Summer is in full swing so what better time to head to the beach and try surfing? If you’ve never tried it, surfing can be a bit intimidating. But fear not, we have all the tips you need to get started.
Learning to surf is not as scary or hardcore as you may think. It does, however, require patience so don’t be disappointed if you’re not riding your board upright by the end of the first session. In fact, until you become competent, you might just walk your board out, turn it round to face shore, climb on, paddle like mad when a wave approaches and enjoy the ride lying down.
We’ve all seen pro surfers riding massive breaks and barrels but you don’t need really big waves to enjoy surfing. If you have a longboard (exactly as it sounds – a longer, more buoyant board) you can surf in waves as small as a foot high. Most surf schools use longboards for beginners, often with a foam surface to help avoid injury.
If you’re just starting out, it’s usually easier to learn to surf a beach break – meaning the waves break as they approach the beach – as opposed to a reef break (like in Hawaii) where the waves break where they hit the reef. A beach break is generally less intimidating and you don’t have to paddle your board out as far.
Catching a Wave
The truth is you’re never going to learn to surf by reading a tutorial. You just have to get out there and try it. But the feeling you get when you catch your first wave will be one you will remember forever.
Basically, here’s what you’re going to try to do: As a wave approaches, turn the nose of your board toward the beach, lay down and begin paddling.
As you feel the wave lift you and your board, paddle as hard as you can and lean your weight forward. The natural tendency is to lean back to keep the nose from going under water, but that will only slow your momentum and make it more difficult to catch the wave.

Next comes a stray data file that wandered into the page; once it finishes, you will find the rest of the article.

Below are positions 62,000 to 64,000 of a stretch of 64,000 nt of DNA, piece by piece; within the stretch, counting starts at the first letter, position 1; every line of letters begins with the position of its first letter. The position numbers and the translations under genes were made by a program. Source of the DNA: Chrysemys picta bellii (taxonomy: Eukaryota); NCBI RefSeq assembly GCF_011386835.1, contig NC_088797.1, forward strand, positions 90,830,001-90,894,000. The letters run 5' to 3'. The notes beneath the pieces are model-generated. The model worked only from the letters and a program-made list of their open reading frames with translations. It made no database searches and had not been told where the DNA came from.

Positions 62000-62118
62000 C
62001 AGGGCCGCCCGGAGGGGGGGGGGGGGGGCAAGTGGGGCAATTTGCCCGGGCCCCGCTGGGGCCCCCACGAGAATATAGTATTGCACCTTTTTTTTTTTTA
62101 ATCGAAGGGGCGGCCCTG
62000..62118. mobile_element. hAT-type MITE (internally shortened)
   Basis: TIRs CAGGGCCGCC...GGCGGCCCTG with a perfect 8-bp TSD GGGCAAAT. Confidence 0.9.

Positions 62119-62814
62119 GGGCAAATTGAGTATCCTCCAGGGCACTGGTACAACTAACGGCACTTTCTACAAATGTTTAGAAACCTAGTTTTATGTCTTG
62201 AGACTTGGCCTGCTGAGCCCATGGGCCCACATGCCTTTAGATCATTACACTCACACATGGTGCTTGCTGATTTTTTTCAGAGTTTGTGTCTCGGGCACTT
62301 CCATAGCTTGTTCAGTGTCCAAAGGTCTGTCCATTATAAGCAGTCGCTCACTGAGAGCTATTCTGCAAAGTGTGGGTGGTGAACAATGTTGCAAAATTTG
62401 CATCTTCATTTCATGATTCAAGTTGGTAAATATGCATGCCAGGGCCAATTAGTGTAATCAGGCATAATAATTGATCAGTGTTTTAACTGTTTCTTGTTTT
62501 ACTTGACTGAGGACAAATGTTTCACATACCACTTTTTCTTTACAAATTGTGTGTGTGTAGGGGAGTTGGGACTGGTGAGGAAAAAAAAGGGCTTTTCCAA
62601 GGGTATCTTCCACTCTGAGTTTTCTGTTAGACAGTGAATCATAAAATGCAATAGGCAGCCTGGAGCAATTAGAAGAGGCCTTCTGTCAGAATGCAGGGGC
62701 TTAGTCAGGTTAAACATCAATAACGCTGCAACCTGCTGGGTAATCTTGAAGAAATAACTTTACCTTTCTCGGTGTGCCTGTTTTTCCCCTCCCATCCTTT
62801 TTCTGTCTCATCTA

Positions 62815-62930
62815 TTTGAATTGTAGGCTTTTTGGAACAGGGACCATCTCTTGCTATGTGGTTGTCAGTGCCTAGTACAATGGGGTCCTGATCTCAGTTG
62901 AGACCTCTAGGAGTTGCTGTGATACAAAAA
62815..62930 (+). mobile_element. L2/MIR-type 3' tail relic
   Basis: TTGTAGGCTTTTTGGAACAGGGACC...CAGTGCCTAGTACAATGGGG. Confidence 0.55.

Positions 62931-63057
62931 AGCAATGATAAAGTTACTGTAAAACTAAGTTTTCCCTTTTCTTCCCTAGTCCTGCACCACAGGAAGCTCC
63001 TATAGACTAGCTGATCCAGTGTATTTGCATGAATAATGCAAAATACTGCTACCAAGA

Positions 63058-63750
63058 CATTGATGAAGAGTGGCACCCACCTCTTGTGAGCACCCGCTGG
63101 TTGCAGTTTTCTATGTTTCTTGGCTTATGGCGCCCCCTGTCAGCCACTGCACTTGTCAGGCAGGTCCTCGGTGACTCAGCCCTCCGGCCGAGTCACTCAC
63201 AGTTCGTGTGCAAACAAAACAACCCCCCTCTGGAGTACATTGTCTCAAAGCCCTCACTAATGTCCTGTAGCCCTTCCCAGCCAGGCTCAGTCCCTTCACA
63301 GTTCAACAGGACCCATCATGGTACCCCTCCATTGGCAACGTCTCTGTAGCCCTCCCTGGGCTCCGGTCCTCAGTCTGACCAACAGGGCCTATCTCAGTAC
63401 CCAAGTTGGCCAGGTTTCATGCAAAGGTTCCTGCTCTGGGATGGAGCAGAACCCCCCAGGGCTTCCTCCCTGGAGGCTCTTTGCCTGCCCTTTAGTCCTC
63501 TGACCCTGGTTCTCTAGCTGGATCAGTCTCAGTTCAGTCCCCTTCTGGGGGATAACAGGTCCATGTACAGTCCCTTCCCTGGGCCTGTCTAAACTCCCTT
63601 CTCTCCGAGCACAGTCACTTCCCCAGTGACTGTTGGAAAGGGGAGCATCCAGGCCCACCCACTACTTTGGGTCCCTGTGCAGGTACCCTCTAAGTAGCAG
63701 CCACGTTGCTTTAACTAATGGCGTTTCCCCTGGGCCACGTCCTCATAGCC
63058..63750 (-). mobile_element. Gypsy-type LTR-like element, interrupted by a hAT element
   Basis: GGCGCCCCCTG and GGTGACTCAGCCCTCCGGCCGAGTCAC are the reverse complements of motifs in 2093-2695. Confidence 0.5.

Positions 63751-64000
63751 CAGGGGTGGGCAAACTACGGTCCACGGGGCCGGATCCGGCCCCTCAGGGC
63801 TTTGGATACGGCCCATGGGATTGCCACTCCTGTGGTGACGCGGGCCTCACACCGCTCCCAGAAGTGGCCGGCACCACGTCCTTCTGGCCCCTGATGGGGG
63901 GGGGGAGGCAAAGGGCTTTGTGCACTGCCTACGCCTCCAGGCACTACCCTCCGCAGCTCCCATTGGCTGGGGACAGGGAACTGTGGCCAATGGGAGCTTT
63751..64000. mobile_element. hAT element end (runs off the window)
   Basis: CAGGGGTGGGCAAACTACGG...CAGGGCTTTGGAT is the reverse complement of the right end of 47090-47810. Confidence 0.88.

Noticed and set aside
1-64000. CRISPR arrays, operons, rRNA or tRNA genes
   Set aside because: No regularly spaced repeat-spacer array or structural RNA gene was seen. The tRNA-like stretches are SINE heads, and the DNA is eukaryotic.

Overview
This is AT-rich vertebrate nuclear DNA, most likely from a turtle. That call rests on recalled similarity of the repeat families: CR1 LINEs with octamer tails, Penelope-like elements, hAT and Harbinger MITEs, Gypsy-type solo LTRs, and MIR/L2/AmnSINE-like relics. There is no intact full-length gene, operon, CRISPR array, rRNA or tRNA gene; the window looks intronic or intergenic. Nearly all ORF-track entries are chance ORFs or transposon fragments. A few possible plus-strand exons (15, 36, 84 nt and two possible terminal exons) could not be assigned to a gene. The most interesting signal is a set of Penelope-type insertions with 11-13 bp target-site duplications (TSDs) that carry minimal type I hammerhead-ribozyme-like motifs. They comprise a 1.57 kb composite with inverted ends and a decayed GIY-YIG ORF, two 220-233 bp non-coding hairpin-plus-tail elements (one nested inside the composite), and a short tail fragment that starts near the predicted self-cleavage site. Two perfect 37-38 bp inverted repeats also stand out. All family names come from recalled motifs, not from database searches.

Lean forward but raise your chest so that your weight is just above the center of the board. You’re going to want to begin standing just as you feel the pull of the wave.
Presumably, you’ll first practice standing on your board on dry land. Lie on your surfboard on the sand (remove your fins to avoid damage) and do a basic push-up quickly. Once your arms are at full extension, pull both knees toward your stomach and hop to your feet. Do this repeatedly to program your subconscious to be ready for what you will do in the water. Whether you stand with your right foot or left foot forward will establish your membership into a long standing rivalry between regular foot and goofy foot surfers.
So once on the water, you’re going to paddle for a wave, and just as you feel the momentum of the surfboard flow faster than your paddling speed, you are ready to hop up on your surfboard.
1. With your hands firmly grasping each rail, push up quickly.
2. Simultaneously, extend your arms completely and pull your knees quickly up to your chest. Be sure to keep your weight centered with just a little slant forward.
3. Place your feet firmly on your board, one foot near the tail and one foot